By Ramin Hossein Abadian

Saudi forces clash with UAE militia over power in Yemen

February 5, 2018 - 10:47

TEHRAN - The dispute between Saudi Arabia and United Arab Emirates (UAE) in Yemen, which has precedent, is intensifying as of late.  The struggle between the two forces has peaked in Aden, a region located in southern Yemen.

The militia backing the former president of Yemen, Abdrabbuh Mansour Hadi, is funded by the House of Saud.  Mansour Hadi who fled after his resignation is presently barred from reentering Yemen.  The Southern Transitional Council, a secessionist organization in Yemen, is backed by the UAE.

According to reports, the clashes between the Saudi and Emirati forces have caused 200 fatalities in southern Yemen.

Leaders of the Saudi-led coalition have gone to great lengths to conceal the disputes between Riyadh and Abu Dhabi, as Saudi officials have been very tight lipped regarding their conflict with the Emiratis.

The fighting between the two armed forces escalated to such lengths that the leader of the Zaidi Revolution Movement Ansar Allah, Sayyid Abdul-Malik Badreddin al-Houthi felt obliged to publically address it. He described the recent conflicts in southern Yemen as a shameless and aggressive “power struggle” between the Saudis and Emiratis, in which both parties were solely serving their own self-interests in the region.

In 2015, Saudi Arabia called on to the UAE to join forces with the aggressive Saudi-led coalition to occupy Yemen and oppress its defenseless people. The UAE agreed to join forces with Saudi Arabia, with a hidden agenda that has recently caused a rift between the two Persian Gulf nations.  

The Emiratis have been secretly supporting former Yemeni president Ali Abdullah Saleh, who was a dictator, knowing all the while that the Saudi’s supported Mansour Hadi.  In a covert operation, the UAE supported Ali Abdullah Saleh in order to have power and influence in Yemen and gain equal footing in the country, like their rival Saudi Arabia.

Prior to Ali Abullah Saleh’s death, the Emiratis beseeched Saudi Arabian officials to keep Saleh on his throne in Yemen.  This show of support caused the Saudis to become suspicious of a covert alliance between the UAE and Saleh.

Thus, a conflict arose between the two countries. However, the Saudis, who needed to align themselves with the UAE in their aggressive coalition against Yemen, made all attempts to resolve their differences through negotiations.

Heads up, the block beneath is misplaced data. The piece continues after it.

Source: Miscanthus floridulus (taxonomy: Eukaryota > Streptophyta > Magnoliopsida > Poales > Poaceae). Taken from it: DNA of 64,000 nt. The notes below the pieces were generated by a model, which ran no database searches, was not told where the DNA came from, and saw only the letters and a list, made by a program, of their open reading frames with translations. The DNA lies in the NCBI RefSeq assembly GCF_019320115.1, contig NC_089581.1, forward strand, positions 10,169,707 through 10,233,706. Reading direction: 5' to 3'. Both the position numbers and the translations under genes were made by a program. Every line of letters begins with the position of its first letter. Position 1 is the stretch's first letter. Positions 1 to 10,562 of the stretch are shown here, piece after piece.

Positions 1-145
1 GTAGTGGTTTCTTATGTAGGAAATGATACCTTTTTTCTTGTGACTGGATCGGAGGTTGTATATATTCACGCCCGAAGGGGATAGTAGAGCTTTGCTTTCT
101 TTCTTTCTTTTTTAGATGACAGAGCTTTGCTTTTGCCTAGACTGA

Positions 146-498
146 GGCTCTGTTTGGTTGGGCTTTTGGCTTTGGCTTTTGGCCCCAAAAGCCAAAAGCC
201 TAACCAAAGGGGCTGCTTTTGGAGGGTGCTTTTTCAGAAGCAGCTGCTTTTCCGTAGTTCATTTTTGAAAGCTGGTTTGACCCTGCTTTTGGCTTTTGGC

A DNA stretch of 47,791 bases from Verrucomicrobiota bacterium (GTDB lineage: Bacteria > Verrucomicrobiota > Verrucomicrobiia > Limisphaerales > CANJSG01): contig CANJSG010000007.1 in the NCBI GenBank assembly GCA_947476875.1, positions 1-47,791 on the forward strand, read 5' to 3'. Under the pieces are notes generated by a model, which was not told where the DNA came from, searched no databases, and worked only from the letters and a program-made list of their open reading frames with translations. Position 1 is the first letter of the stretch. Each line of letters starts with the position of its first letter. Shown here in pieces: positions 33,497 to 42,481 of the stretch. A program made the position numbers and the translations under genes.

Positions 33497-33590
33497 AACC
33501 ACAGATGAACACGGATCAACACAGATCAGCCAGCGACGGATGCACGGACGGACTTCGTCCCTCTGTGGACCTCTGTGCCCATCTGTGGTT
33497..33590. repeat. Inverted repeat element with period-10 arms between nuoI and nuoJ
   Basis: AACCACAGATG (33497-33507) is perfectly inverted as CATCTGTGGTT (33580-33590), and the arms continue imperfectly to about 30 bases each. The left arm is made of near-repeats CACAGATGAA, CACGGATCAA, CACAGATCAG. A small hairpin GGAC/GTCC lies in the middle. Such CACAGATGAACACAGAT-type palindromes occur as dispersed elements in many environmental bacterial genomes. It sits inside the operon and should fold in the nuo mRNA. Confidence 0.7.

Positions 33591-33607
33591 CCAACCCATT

Following three years of combat in Yemen, Saudi Arabia has not allowed the UAE to gain a stronghold in the country. Failure to dominate strategic locations in Yemen has exasperated Abu Dhabi as their presence in Yemen seems to be futile.   

As a result, last year Emirati officials decided to limit their presence in Yemen by withdrawing their ground forces but maintained their air force to be used by the Saudi-led coalition. The establishment of Southern Transitional Council intensified clashes between Saudi and Emirati mercenaries in Aden.

An important reason behind the dispute is the “totalization” attitude of the House of Saud; they want it all for themselves. Although Saudi Arabia began its aggression against the defenseless people of Yemen after the establishment of a 17-member coalition, they are yet to share the spoils of war with their allies.    

Both the Saudis and Emiratis are closely eyeing access to gas and oil resources in southern Yemen.  However, Saudi Arabia opposes UAE access to Yemen’s natural gas and oil reserves which is why the two Persian Gulf nations are currently at odds with one another.   

Additionally, Saudi Arabia and the UAE are at odds over their respective relationship with Turkey. The UAE government’s support of Abdel Fattah el-Sisi, the incumbent President of Egypt, has been always frowned upon by the Turkish authorities.  

Saudi Arabia, on the other hand, is on good terms with the Turkish government. The fact that Ankara and Riyadh are attempting to expand their influence in the region has sparked outrage among UAE officials.    

Abu Dhabi’s meddling in West Asia and North Africa, as demonstrated by their involvement in Tunisia, is also a source of discomfort for the Saudis. Therefore, Riyadh is doing everything that it can to keep Yemen under its control without UAE intervention.  

It appears that the aggressive Saudi-led coalition that has been slaughtering the helpless people of Yemen has come to a full-stop, as the UAE, one of the most powerful states in the coalition, has clashes with the Saudis in Yemen.   

Amidst the tug of war for dominance in Yemen and covetousness over the spoils of war, the people of Yemen are paying the highest price. Over 13,000 civilians have been killed and some 20,000 have been injured over the totalitarian attitude of Saudi Arabia and the UAE.